Applying presets from the left column is a good way to quickly see different creative opportunities with an image before diving in. If you find a look you like, the preset's edits may be tweaked in the right column. You can also create your own presets for future use. Silver Efex also automatically saves a running history of edits from previous images that can be re-applied.
I recommend beginning an edit by applying a color in the Color Filter panel. This emulates the behavior of physical color filters traditionally used by black and white photographers. Options include Neutral (no filter), Red, Orange, Yellow, Green and Blue. General rule of thumb, apply whichever color accentuates a subject best. Warmer filters brighten skin tone or anything in the image with a similar hue, and darkens cooler colors like the sky. The green/blue filters do the opposite. I find myself almost always picking either red or orange for landscape images.
After selecting a color filter (or choosing Neutral for no filter), my next recommended step is applying an appropriate film emulation from the Film Types dropdown. Silver Efex includes 28 black and white film stocks organized by box speed. I like using the film emulations because they save time, and quickly create a tried-and-true black and white film look. Each film emulation includes custom values for tone curve, color sensitivity, and film grain that match the real-world appearance of each film stock.
Film grain size and hardness emulate the natural grain of each film stock. Meaning, if you select an ISO 400 film like Kodak T-Max, the image will have more noticeable grain than an ISO 100 film like Ilford Delta 100.
To my eyes, Silver Efex film grain appears more natural than Lightroom grain. Silver Efex grain blends into each tonal region and retains contrast, as opposed to Lightroom which appears to simply overlay a blanket pattern that flattens contrast in comparison and doesn't look as natural.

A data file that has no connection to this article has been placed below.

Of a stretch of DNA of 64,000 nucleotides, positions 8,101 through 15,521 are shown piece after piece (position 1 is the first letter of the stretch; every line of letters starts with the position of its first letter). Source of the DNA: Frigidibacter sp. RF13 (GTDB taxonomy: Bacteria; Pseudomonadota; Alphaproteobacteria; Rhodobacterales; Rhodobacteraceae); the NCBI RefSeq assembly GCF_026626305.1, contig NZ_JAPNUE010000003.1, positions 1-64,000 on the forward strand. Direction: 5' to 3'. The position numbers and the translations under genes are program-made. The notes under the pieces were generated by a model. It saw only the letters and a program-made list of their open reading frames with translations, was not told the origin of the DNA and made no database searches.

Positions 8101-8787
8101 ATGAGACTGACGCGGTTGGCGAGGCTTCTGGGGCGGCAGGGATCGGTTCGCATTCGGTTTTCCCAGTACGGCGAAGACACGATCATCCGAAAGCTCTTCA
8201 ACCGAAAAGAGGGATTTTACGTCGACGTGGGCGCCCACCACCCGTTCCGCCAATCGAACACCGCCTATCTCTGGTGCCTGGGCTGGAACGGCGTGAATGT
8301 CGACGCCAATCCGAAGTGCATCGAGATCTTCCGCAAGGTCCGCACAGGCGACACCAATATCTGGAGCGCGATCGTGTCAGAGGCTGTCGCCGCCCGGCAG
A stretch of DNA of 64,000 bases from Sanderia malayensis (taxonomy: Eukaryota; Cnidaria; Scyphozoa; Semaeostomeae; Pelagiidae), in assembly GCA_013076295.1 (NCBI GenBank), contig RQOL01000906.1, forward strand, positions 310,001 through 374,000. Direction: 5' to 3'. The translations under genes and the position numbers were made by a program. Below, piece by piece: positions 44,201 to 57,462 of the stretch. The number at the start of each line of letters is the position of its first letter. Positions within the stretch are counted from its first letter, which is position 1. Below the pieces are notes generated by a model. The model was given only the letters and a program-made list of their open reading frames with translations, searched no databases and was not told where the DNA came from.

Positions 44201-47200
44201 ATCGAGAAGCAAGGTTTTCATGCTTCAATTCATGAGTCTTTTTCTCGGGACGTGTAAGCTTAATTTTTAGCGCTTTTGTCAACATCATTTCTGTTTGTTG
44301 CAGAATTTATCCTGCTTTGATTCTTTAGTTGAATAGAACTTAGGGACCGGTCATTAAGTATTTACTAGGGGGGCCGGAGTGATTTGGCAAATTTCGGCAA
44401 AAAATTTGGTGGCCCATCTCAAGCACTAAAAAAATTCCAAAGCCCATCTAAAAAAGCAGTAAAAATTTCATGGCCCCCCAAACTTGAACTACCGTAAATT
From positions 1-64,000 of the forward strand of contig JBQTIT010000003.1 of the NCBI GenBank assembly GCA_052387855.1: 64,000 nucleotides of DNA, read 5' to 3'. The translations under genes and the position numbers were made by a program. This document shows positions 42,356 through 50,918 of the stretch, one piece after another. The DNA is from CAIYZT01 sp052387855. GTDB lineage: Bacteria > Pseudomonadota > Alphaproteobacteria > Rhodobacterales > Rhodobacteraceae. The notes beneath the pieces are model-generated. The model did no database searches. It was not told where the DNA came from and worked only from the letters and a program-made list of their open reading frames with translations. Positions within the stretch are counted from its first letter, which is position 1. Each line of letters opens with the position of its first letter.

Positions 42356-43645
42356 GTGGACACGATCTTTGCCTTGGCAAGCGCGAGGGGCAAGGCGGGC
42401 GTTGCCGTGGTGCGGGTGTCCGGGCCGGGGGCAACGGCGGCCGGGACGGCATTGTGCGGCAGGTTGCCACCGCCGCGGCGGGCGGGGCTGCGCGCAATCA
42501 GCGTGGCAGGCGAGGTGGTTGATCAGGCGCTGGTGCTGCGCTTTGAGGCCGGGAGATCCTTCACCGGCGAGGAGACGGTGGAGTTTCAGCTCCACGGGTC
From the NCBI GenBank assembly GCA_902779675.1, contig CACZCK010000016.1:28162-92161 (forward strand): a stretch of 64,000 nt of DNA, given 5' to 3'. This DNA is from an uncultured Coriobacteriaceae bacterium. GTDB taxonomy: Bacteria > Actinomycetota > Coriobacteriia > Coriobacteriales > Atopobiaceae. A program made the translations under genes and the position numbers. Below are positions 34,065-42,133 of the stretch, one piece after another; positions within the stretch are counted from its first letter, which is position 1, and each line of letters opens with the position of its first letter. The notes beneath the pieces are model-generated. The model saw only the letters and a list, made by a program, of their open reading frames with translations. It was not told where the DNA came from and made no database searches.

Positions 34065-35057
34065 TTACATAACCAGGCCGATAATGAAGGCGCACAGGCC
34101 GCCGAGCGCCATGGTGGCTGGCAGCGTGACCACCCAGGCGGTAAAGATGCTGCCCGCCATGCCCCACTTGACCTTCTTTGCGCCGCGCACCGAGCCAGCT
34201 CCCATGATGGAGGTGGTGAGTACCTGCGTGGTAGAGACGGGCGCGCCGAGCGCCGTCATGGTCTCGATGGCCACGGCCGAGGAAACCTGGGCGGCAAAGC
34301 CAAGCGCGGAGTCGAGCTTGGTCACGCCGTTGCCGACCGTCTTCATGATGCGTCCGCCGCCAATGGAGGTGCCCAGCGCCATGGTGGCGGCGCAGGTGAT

You can see the difference in the following grayscale ramp. The left image shows grain added using the Kodak T-Max film emulation in Silver Efex, while the right is the closest match I could get using the Grain tools in Adobe Lightroom. The brightest value at far right looks more or less the same, but the darker values are quite different. Lightroom's shadows are brightened unnaturally, and its grain looks like an overaly. Silver Efex's grain feels more integrated, and does a better job of retaining contrast.
Another tool in the Film Types panel is Levels & Curves. This functions just like the Tone Curve interface in Lightroom and Camera Raw, but with a twist. Select the black or white point at opposing ends of the curve, then drag. The entire curve moves! Not everyone will love this, but I think it's cool, for then I can make small adjustments to the black and white point without changing the overall tone of the image. I wish Lightroom provided a keyboard shortcut to activate this behavior.
With color filters and film emulation applied, I then move up the right panel to Global Adjustments. This is where brightness, contrast, and micro-contrast (which DxO calls "Structure") may be edited. I like selecting a film emulation first to establish a baseline, then fine-tune tonality and contrast underneath, as opposed to layering a film emulation on top of my own edits after the fact.
Silver Efex provides all the standard tonal sliders including Brightness, Highlights, Shadows, and Contrast, but also includes unique sliders like Midtones (something I've always wanted in Lightroom), Dynamic Brightness (smartly brightens different areas of the image to protect detail), Soft Contrast (increases contrast with a diffused bloom effect in the highlights), and Amplify Blacks/Whites (strengthens values at either end of the tonal scale).